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Russell Wilson Claims 'Recovery Water' Cured His Head Injury

Seattle Seahawks quarterback Russell Wilson’s success cannot be denied. But has he been helped along by ... miracle water?

By Carter Woodiel | August 27, 2015

Seattle Seahawks quarterback Russell Wilson’s success cannot be denied. But has he been helped along by ... drinking miracle water?

Wilson says he drinks what’s called Reliant Recovery Water, a product Wilson himself invests in. In a profile published Wednesday in Rolling Stone, Wilson claims drinking it helped him fend off concussions. (Video via The Players' Tribune)

The Super Bowl champion quarterback is quoted as saying, “I banged my head during the Packers game in the playoffs, and the next day I was fine. … It was the water.” He also said a teammate of his had his leg injury cured by drinking the beverage.

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The water’s claim to fame is what its company calls ...

“Charge-stabilized nanobubbles.”

“Charge-stabilized nanobubbles.”

“Charge-stabilized nanobubbles.” (Video via Recovery Water)

Yes, Nanobubbles, tiny particles in the water the company says are “scientifically proven” to maximize recovery at the cellular level.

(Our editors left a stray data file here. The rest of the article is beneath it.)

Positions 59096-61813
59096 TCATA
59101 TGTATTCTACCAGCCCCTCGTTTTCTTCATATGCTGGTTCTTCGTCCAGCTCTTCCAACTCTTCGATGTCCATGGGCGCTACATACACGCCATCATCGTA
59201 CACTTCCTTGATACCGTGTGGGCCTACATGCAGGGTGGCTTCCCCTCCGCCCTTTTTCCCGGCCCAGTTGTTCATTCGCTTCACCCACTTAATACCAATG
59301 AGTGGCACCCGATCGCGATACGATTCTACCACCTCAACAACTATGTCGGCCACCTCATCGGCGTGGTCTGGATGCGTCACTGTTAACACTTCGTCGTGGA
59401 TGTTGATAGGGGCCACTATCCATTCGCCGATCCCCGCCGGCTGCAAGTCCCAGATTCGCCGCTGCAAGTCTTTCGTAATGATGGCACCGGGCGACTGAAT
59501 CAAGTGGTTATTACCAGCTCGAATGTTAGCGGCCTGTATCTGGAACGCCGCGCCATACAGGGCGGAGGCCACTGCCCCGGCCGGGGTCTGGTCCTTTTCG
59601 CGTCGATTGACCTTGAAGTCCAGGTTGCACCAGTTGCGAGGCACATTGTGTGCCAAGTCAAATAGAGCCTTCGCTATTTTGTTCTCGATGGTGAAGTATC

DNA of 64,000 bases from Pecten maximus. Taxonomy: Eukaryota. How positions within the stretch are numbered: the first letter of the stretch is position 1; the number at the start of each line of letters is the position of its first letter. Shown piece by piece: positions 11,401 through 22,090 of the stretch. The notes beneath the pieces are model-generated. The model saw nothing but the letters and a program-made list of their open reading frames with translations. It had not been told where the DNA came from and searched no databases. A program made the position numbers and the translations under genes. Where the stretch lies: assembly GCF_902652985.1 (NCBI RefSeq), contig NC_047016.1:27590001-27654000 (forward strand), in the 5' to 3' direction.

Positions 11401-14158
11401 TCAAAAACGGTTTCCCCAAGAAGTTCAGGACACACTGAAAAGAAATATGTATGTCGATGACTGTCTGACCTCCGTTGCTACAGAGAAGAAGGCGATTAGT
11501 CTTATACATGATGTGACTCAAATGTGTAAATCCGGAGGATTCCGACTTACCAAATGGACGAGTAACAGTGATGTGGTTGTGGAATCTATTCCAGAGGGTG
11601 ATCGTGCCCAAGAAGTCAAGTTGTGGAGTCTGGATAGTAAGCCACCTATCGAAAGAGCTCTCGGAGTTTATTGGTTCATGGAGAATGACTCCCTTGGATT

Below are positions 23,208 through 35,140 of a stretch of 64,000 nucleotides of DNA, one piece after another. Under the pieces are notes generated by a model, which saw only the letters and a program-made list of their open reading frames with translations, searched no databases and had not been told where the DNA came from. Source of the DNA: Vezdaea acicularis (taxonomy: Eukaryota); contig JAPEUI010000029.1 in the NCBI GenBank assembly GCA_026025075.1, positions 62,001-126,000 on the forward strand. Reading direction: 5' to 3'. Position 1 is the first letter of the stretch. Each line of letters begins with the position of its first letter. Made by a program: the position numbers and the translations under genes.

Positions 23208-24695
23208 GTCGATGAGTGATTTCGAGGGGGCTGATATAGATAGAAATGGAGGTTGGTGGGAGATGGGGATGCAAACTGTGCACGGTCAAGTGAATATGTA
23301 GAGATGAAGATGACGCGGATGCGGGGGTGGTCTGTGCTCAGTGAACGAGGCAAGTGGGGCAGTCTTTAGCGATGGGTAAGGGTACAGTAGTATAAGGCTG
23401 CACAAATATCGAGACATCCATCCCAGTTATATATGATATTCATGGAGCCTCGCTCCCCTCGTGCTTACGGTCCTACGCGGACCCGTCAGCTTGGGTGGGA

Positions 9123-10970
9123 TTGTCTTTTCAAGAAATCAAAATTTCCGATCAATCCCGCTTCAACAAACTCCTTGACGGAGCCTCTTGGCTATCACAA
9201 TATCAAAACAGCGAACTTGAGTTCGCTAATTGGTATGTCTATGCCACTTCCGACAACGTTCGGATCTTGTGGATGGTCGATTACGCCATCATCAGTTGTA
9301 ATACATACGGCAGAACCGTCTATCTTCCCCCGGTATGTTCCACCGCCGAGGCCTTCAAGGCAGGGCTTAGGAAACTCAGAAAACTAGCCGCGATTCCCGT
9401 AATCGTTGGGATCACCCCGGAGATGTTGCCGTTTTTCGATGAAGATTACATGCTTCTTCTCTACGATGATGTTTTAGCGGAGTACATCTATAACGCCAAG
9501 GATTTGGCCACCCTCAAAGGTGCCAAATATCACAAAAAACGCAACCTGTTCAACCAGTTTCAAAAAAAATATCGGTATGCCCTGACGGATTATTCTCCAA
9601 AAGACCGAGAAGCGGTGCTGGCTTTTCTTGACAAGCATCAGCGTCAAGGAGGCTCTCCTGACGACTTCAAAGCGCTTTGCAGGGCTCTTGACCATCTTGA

To prove the water is worth its $3 price, the company points to a study conducted by Seattle Performance Medicine that concludes drinking the water could reduce muscle fatigue among fit adult men.    

The claims in that study, which was funded by Recovery Water’s parent company, are a far cry from healing concussions and fixing serious leg injuries. They’re more along the lines of feeling good after a workout.

But that doesn’t stop Wilson. After Rolling Stone’s profile was published, he posted to Twitter assuring everyone he meant what he said, even throwing in a #NanoBubbles for good measure. (Video via ABC)

Wilson’s claims don’t just appear outlandish, though. They could also be legally dicey. Pro Football Talk points out if a company can't make a claim about a product, neither can a celebrity endorser like Wilson.

In any case, Wilson will be looking to back up his claims on the football field. The Seahawks’ season officially begins Sept. 13.

This video includes images from Getty Images.

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